Sony 1, Microsoft 0

The collapse of HD-DVD (and victory for Bluray disk) in the past week also scrambles the Microsoft XBOX 360 v. Sony PS3 race for second in the console wars. Microsoft has been benefiting from the next-gen video wars because, not only did XBOX 360 support HD-DVD through an add-on while the PS3 had integrated BluRay, XBOX 360 also supported on-demand video downloaded. Thus Microsoft benefit from a win or a draw, while Sony needed a knock-out. (Sony created the Bluray technology, int the same way that company created Betamax.)

Sony got its’ knock-out.

Up until now, PS3 sales have been depressed because of the BluRay add-on (who wants to gamble on the next-gen video tech when buying a game machine?), but now its benefits. The XBOX 360’s HD-DVD player is now worthless going forward, while the PS3 both will play next-gen movies. You’re now longer gambling when you buy a PS3. You’re buying a next-gen player that will play filsm that come out a decade or two from now.

Hard to believe this won’t increase PS3 sales, which will in turn lead to more game development, which would lead to more sales.

Sony gambled big by including a BluRay player on the PS3. Sony won.

Petrodollars Recycled to America’s Underclass?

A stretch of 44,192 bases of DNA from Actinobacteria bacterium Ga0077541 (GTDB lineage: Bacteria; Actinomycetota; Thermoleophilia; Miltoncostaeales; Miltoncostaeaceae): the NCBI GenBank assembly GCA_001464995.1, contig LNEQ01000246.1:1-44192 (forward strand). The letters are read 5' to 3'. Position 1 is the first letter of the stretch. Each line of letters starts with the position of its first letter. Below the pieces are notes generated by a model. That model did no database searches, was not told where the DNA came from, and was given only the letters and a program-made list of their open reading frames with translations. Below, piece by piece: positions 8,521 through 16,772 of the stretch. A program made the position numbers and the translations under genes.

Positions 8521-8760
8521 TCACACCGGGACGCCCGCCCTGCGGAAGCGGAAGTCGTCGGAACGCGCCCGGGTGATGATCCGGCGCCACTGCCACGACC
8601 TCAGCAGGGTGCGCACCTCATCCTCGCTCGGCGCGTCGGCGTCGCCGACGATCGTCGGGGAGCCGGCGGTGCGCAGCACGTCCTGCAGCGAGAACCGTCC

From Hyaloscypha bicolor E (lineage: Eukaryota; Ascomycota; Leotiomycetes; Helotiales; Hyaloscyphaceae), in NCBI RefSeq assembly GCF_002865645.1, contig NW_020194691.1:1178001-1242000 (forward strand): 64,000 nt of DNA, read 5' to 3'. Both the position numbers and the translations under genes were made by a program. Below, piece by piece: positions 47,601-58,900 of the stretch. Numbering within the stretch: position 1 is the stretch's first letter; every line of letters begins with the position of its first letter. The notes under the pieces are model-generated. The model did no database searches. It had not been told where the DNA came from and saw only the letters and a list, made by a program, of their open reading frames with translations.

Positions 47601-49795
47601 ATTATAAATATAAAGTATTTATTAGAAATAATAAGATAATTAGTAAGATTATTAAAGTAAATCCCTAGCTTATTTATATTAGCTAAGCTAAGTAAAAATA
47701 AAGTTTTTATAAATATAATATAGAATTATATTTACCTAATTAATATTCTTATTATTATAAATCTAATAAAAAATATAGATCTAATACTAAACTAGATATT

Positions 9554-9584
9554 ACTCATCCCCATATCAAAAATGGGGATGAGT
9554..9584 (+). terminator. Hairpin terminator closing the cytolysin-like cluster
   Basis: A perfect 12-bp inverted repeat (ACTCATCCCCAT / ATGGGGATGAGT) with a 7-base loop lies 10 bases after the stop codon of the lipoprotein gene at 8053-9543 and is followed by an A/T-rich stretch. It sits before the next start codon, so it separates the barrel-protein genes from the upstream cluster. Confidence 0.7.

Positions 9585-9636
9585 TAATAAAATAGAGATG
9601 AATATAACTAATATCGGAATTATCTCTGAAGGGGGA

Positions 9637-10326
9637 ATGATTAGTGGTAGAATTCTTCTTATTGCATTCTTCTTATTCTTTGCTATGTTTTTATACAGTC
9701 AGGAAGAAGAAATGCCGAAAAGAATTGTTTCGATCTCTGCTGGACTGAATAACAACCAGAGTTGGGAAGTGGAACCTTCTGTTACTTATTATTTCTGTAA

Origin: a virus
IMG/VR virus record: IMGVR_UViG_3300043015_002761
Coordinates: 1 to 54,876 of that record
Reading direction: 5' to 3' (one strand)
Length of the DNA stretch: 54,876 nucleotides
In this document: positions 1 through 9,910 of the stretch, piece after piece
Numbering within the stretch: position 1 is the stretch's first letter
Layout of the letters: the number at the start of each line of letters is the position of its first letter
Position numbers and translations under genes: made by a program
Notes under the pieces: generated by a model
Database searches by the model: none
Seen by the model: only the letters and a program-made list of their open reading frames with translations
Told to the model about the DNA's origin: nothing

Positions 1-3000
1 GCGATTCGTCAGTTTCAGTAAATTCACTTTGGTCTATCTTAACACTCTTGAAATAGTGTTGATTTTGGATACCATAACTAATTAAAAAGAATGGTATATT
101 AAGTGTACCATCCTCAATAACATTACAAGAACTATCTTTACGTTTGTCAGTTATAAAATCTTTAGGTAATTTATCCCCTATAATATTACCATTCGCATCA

Wolf, M. (2008). Challenges for the world’s divided economy. Financial Times. January 9, 2008. Available online:


As Carmen Reinhart of the University of Maryland and Kenneth Rogoff of Harvard note in a brilliant new paper, this had similarities to the recycling of petrodollars to developing countries that preceded the debt crisis of the 1980s. This time, surplus savings were, in their words, “recycled to a developing country that exists within the US”: the subprime borrowers. The consequences for banks also look disturbingly similar.

One is tempted to say “People who were harmed will learn from this experience,” but many might not. While there’s plenty of in-group variation, between-income-group variation in general intelligence is stark. Many of the people who were directly bitten by the subprime mess are precisely the people least likely to learn from their experience.